Fourth is in relation to the unit of analysis of the research traditions. Positivism and postpositivism utilises variables as the core unit of analysis, interpretive research focuses on verbal and non verbal actions, while critical postmodernism centres on contradictions, criticism, signs and symbolism as key elements of the research. Variables become the core unit of analyses because of their objective reality. Verbal and non verbal are the units of analyses in interpretive research because of their subjective nature. Conflict, criticism and symbolism are the core unit of analyses of postmodernism because these elements appropriately capture historical realism.
Fifth is with regard to the focus of the methods. Positivism and postpositivism involves the discovery of facts and the comparison of these facts with predefined hypothesis or propositions, ‘interpretive research does not predefine dependent or independent variables, does not set out to test hypotheses, but aims to produce an understanding of the social context of the phenomenon and the process whereby the phenomenon influences and is influenced by the social context’ (Walsham, 1995), while critical postmodernism involves the derivation and understanding of historical evolution of meanings, conflicts and inequities evolving through time as the method of data gathering and analyses.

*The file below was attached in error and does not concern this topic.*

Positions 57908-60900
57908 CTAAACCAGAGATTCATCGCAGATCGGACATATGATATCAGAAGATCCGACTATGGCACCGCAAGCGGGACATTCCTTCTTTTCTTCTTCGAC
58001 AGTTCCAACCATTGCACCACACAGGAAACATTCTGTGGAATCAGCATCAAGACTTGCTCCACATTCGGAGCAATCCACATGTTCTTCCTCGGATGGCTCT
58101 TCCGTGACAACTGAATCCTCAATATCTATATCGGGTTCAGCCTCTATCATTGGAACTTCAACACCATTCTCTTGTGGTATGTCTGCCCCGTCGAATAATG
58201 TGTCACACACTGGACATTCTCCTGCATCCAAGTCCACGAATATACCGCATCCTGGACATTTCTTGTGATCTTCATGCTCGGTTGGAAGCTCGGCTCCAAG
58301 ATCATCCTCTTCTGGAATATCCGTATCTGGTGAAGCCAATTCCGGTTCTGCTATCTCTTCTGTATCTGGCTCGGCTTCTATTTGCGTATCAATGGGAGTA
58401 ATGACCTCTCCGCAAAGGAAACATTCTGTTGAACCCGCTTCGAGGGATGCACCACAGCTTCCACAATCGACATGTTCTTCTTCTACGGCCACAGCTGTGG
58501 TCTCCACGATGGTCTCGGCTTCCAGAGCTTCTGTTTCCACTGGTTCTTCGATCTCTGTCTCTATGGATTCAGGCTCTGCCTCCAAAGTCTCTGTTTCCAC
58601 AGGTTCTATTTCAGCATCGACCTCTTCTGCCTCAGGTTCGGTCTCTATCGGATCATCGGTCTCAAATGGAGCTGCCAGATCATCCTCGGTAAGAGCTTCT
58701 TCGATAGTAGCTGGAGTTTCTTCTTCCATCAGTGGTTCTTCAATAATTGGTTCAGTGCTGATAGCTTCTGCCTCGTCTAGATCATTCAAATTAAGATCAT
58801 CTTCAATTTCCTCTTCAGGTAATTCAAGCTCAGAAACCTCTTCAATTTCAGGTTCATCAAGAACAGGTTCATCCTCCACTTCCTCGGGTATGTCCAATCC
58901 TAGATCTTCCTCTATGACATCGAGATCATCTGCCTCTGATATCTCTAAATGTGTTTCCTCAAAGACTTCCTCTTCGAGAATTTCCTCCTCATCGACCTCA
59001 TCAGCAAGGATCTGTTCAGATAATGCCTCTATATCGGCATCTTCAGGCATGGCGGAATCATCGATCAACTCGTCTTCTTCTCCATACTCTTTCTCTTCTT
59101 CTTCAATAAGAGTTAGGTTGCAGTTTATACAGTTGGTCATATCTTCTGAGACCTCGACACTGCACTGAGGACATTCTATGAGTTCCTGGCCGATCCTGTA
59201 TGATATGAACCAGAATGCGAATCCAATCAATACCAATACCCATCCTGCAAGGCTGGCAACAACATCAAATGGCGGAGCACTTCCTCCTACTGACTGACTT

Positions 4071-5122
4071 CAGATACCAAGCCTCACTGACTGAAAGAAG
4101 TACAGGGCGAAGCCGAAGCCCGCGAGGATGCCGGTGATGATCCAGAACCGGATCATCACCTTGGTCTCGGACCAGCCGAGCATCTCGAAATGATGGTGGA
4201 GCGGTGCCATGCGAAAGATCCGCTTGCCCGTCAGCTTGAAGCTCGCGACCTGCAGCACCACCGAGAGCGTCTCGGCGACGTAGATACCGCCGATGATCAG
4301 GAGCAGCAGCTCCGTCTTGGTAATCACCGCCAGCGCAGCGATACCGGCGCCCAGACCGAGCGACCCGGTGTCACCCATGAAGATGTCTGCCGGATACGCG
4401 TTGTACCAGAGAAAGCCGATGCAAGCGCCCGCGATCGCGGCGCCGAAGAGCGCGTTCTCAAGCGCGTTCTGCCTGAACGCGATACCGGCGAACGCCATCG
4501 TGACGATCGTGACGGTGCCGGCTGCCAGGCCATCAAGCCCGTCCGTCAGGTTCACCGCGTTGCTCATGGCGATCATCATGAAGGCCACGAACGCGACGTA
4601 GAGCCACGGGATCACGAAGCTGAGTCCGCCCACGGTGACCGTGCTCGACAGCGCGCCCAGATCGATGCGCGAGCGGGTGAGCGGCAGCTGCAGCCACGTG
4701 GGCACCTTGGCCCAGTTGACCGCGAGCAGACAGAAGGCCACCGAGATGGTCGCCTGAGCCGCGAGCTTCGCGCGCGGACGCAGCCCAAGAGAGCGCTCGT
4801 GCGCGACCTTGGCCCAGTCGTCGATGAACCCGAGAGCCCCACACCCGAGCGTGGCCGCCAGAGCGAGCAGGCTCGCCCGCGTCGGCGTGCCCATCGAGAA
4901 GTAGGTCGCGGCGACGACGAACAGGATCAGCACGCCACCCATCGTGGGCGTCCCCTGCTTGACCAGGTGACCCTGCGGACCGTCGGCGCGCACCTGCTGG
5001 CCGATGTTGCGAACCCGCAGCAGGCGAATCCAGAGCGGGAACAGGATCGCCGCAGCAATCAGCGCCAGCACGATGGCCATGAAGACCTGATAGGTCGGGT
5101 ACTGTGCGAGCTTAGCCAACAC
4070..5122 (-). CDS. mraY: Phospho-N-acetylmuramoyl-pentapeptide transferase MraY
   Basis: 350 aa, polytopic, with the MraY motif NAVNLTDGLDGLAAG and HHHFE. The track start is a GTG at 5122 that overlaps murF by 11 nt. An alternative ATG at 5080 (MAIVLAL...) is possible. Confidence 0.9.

Since positivism and post positivism involve objective reality, the methods that apply in these research are those useful in gathering facts while methods able to derive meaning appropriately applies to interpretive research and critical postmodernism because these should be able to capture subjective realities in order to derive meaning.
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Over the last generation there has been a shift in qualitative methods, from a scientist-oriented research, toward a more dynamic representational strategy .Beginning in the late 19th century, Antipositivism was perhaps the first movement to challenge the rigid nature of dominant Positivism. Early Antipositivists like Wilhelm Dilthey (1833-1911), Heinrich Rickert (1863-1936) and later, Max Weber (1864-1920), addresses the Positivist failure to “appreciate the fundamental experience of life, and instead favour physical and mental regularities, neglecting the meaningful experience that was really the defining characteristic of human phenomena”. Adorno, 1969 (cited in Fuchs. C & Sandoval. M., ‘Positivism, Postmodernism, or Critical Theory? : A Case Study of Communications Students’ Understanding of Criticism) stresses that positivism is only oriented on appearance, whereas critical theory stresses the difference between essence and appearance. Above all, critical theory, poststructuralism, and postmodernism are effective as critiques of positivism, interrogating taken-for-granted assumptions about the ways in which people write and read science (Stockman, 1984). Such opinions against positivism lead to a breakthrough from positivism to other research traditions such as interpretive research and critical postmodernism which meet the needs of current researchers.